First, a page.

Is My Home Safe
Residential electrical fires occur around 70,000 times a year. A significant portion of these fires can be attributed to arc faults. An arc fault is the flow of electricity over an unintended path. These arcs can exceed temperatures of 10,000° F and easily ignite combustible materials in the home. AFCIs are devices that protect your home by detecting dangerous arcs and safely de-energizing the circuit. Arc faults arise from a number of situations, including: • Damaged wires
• Receptacle leakage
• Neutral leads pinched to grounded metal box
• Worn electrical insulation
• Loose electrical connections
• Shorted wires
• Wires or cords in contact with vibrating metal
• Overheated or stressed electrical cords and wires
• Misapplied/damaged appliances
A device intended to be installed at the origin of a branch circuit or feeder, such as at a panel board. The branch/feeder AFCI provides for detection of arcing faults that can occur line-to-line, line-to-neutral and line-to-ground. To be able to handle shared neutral circuits (a common application in older homes), a two-pole AFCI can be used. This will accommodate the three-wire circuit arrangement used in shared neutral applications.
Ground Fault Circuit Interrupter (GFCI) Shall be Install In any wet or damp location
Including bathrooms,kitchen,basement or outdoors any where the N.E.C. ALLOWES
What is a ground fault circuit interrupter (GFCI) anyway?
A “ground-fault” is an unintentional flow of electricity between a source of electrical current and a grounded surface. Without protection, electrical shock can occur if a person comes into contact with an energized part. For example, if a person is holding a damaged electrical cord from a hair dryer and touches a plumbing fixture, they could be electrocuted. They would certainly get a painful shock.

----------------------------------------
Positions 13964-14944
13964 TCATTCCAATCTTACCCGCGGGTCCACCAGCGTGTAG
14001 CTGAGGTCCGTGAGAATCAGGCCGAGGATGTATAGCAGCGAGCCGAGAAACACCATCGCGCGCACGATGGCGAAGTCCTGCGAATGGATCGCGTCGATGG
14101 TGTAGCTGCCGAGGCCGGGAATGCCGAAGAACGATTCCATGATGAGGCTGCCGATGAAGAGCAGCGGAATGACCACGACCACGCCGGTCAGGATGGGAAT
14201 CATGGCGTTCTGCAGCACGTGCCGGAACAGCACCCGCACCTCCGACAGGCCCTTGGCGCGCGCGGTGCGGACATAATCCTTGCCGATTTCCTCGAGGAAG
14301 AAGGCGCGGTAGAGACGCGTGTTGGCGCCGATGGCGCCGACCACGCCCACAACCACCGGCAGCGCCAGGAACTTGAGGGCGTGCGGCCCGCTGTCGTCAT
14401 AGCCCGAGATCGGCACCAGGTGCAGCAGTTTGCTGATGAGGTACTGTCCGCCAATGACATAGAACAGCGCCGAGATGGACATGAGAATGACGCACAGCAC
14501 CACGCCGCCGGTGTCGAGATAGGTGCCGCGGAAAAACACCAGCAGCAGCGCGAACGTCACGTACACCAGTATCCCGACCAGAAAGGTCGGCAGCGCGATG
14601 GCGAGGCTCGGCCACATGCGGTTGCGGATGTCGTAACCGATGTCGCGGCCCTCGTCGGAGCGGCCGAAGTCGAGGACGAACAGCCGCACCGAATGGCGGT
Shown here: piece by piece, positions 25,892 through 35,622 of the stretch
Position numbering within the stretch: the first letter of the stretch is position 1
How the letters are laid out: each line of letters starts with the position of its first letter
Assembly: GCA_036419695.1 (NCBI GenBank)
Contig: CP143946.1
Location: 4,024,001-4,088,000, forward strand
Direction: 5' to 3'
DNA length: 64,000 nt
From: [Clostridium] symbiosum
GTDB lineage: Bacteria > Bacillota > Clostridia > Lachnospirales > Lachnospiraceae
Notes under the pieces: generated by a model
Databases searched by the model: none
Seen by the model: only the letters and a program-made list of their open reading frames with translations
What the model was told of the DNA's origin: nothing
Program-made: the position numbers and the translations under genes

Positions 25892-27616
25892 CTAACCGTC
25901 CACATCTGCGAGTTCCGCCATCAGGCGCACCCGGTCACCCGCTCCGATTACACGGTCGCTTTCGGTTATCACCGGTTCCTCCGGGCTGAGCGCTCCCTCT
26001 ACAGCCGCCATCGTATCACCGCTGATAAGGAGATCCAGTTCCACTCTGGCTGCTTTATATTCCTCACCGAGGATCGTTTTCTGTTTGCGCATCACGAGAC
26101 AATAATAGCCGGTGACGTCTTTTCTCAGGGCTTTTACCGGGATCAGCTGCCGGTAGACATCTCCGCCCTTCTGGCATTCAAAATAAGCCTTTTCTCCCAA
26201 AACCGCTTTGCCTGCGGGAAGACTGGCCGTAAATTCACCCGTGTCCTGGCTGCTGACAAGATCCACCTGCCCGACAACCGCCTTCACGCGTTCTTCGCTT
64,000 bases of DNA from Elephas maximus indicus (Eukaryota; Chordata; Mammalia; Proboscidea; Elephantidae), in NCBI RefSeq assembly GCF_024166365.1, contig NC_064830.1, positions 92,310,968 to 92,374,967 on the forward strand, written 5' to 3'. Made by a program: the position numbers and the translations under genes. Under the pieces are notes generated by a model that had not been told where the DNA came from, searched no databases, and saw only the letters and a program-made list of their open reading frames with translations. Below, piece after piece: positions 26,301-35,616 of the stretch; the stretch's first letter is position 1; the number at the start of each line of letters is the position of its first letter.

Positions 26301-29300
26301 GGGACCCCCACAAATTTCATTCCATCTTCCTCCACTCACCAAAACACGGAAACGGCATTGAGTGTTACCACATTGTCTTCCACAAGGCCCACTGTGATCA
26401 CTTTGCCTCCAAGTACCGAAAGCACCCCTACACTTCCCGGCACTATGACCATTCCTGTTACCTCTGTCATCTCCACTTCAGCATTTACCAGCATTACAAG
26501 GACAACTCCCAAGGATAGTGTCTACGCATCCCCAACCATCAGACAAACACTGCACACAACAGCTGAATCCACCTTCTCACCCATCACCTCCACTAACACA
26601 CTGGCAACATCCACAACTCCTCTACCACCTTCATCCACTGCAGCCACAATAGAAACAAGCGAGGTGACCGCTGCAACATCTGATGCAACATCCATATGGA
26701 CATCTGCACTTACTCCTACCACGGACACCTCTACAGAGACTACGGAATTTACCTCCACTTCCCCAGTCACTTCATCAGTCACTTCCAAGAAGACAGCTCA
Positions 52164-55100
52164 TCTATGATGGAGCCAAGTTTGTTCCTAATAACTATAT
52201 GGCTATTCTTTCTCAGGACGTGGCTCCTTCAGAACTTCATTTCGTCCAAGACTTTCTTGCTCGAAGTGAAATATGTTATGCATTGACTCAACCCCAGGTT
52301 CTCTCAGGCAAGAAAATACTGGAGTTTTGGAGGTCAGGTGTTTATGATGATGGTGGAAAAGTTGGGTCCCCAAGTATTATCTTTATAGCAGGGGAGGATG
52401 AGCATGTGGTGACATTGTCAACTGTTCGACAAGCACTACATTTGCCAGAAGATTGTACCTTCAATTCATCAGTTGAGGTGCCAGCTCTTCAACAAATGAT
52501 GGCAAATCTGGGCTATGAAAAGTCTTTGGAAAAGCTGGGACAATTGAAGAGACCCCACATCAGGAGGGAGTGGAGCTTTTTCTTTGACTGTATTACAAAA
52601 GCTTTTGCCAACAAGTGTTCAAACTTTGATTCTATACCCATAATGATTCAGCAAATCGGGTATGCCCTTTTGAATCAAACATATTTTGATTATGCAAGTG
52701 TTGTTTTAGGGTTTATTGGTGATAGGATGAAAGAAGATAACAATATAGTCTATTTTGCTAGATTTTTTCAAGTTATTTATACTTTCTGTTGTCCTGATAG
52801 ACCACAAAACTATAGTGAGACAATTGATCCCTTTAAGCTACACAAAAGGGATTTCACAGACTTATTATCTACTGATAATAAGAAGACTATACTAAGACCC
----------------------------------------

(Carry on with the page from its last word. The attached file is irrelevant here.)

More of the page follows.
A GFCI receptacle constantly monitors an electrical circuit. If it detects even a slight flow of electricity to a grounded item, it immediately shuts off the flow of electricity. This protects people from electrocution. It is particularly important to protect people where they could come in contact with exposed grounded items such as plumbing fixtures.
TO KEEP YOUR HOME SAFE
Install a smoke detector in every bedroom of your home and in the hall that leads to one or two bedrooms, and make sure there is at least one on each floor of your home, even in your basement. You should usually avoid putting a smoke detector in an unheated attic and garage.Interconnect all of your smoke detectors, a feature on most newer hard-wired smoke detectors and wireless smoke detectors. Interconnected smoke detectors will all sound an alarm when any one of them detects smoke or a fire.Choose a hard-wired smoke detector that has a battery backup, so that it will work even if the power goes out. Hard-wired smoke detectors are reported to be more reliable in fires than those that are powered by batteries alone.Get a smoke detector that has strobe lights that flash and/or vibrates if there is someone with hearing
If you have any of these panels in your home call and licensed electrical contractor Problems Outdated Electrical Panels Present
Older homes with outdated electrical panels can’t handle the electrical needs of today’s current society. In the past, 60-amp service was considered more than enough. Today, people’s power requirements are much greater.
Among a variety of older panels, there are two distinct types that electricians will recommend upgrading the most. They offer unique problems for homes. These two types of panels are fuse boxes and split-bus panels.
1. Fuse boxes were the precursor to the panel box. If an over current or short circuit occurred, a fuse would pop and have to be replaced. This is where problems regularly occur. When replacing the blown fuse, especially if it routinely happened, people would:
- For example, replace a 15-amp fuse with a 20- or 30-amp fuse. That creates a massive fire hazard; the wires are not able to handle that much electricity and heat!
- Insert a coin, usually a penny, where the blown fuse once was. That possibly presents an even larger fire hazard! That fuse can never pop, no matter how much electricity surges through it. It leaves the home open to the potential for a fire risk.